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XX5.08 - Stimuli-Responsive Liquid Crystal Elastomers for Dynamic Mechanical Assist Devices and Tissue Scaffolds 
April 23, 2014   11:00am - 11:15am

Low-cost and scalable therapies are needed to treat heart failure, which affects around 5.7 million people in the US. Current therapies rely on ventricular assist devices which restrict patient mobility, but biocompatible stimuli-responsive biomaterials provide a potential alternative. Here, we report the development of liquid crystal elastomer (LCE) composite materials as electrically responsive materials for implantable mechanical assist devices. Conductive monodomain LCEs are produced using a two-step crosslinking method along with the addition of carbon black particles both before and after crosslinking, resulting in conductive LCEs (resistivity ~ 4 - 5 Ω m) with as little as 2 wt % carbon black nanoparticles. The resulting LCE exhibits rapid (~ 0.1 - 1 Hz) and reversible shape and topography changes in response to modest voltages (10 - 40 V). The response of the substrate can be controlled by variation of the pulse amplitude, duration, and frequency to achieve reversible strains from 1 - 20 % with a response time as fast as 0.5s. Electro-mechancial epxansion of conductive LCEs was completely reversible with no hysteresis, even after 12 hours of electrical stimulation. Electrospun LCE meshes provide porous, stimuli-responsive scaffolds. These materials potentially provide a straightforward and scalable route to stimuli-responsive biomaterials for mechanical assist devices, dynamic substrates, or tissue scaffolds.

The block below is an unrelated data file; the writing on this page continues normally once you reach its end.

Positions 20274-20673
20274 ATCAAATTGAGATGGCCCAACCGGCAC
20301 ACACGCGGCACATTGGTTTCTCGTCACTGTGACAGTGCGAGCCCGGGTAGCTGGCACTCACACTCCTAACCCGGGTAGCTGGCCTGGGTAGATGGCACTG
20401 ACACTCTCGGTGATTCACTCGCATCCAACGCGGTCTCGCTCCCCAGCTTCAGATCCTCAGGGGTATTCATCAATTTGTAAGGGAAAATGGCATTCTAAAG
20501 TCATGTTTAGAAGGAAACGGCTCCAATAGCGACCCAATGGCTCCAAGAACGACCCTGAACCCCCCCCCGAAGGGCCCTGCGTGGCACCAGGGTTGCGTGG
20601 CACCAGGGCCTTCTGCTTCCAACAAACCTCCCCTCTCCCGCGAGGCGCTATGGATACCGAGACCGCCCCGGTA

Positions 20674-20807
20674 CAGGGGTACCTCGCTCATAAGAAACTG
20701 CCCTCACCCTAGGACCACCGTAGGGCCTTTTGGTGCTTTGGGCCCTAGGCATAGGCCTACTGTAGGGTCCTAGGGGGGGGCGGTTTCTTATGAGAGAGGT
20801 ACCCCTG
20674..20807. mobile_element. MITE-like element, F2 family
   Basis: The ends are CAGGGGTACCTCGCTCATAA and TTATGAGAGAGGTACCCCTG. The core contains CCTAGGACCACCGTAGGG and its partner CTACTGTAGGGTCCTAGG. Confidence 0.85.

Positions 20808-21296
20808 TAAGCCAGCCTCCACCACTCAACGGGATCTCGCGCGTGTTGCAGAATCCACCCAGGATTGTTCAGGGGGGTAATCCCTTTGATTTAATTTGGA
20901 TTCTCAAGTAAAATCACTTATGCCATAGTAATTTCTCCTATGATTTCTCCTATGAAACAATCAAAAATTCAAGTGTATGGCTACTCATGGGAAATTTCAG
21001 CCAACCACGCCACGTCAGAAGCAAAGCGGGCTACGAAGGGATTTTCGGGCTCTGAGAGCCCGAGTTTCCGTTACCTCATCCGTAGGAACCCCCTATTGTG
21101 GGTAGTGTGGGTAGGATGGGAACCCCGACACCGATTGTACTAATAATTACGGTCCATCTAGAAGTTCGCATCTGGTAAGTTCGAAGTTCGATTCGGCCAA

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Keynote Address
Panel Discussion - Different Approaches to Commercializing Materials Research
Business Challenges to Starting a Materials-Based Company
Fred Kavli Distinguished Lectureship in Nanoscience
Application of In-situ X-ray Absorption, Emission and Powder Diffraction Studies in Nanomaterials Research - From the Design of an In-situ Experiment to Data Analysis